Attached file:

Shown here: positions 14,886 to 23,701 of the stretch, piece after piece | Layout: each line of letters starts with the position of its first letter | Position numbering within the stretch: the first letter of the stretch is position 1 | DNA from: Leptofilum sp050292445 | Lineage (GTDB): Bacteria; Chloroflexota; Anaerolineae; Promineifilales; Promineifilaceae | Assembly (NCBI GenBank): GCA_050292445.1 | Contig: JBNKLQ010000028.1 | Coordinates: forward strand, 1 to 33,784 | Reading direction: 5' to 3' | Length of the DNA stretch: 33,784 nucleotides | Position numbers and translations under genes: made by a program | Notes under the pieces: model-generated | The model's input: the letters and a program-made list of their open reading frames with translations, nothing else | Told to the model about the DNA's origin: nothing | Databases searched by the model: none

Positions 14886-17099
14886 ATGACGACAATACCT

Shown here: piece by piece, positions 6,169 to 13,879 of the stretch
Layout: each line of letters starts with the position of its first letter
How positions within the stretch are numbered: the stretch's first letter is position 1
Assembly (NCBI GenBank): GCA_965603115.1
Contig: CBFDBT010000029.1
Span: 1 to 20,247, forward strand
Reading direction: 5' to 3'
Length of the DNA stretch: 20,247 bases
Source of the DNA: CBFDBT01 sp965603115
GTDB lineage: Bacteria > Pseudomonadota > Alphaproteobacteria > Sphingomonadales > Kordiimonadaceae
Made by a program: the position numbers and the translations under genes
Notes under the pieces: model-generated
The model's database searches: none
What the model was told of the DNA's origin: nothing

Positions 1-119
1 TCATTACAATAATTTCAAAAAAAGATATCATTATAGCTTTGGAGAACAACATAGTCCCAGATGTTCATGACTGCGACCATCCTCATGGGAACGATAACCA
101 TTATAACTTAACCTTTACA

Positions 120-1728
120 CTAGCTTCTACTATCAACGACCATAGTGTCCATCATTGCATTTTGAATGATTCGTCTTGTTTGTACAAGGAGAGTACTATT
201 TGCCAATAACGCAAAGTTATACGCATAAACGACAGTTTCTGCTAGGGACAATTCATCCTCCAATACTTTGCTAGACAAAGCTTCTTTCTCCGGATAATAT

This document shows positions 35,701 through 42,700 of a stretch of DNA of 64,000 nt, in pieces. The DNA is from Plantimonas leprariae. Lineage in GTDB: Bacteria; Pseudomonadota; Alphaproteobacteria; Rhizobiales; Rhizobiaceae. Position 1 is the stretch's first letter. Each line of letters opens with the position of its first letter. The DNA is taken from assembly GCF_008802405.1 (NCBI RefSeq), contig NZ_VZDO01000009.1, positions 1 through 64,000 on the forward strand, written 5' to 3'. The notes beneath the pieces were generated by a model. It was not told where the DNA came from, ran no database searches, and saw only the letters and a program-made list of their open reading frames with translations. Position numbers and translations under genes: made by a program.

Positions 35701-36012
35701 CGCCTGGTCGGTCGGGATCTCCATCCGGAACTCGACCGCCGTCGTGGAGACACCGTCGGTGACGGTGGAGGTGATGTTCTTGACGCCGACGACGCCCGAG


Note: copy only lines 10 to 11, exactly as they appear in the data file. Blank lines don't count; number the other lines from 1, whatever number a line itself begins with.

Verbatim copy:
Reading direction: 5' to 3'
Length of the DNA stretch: 20,247 bases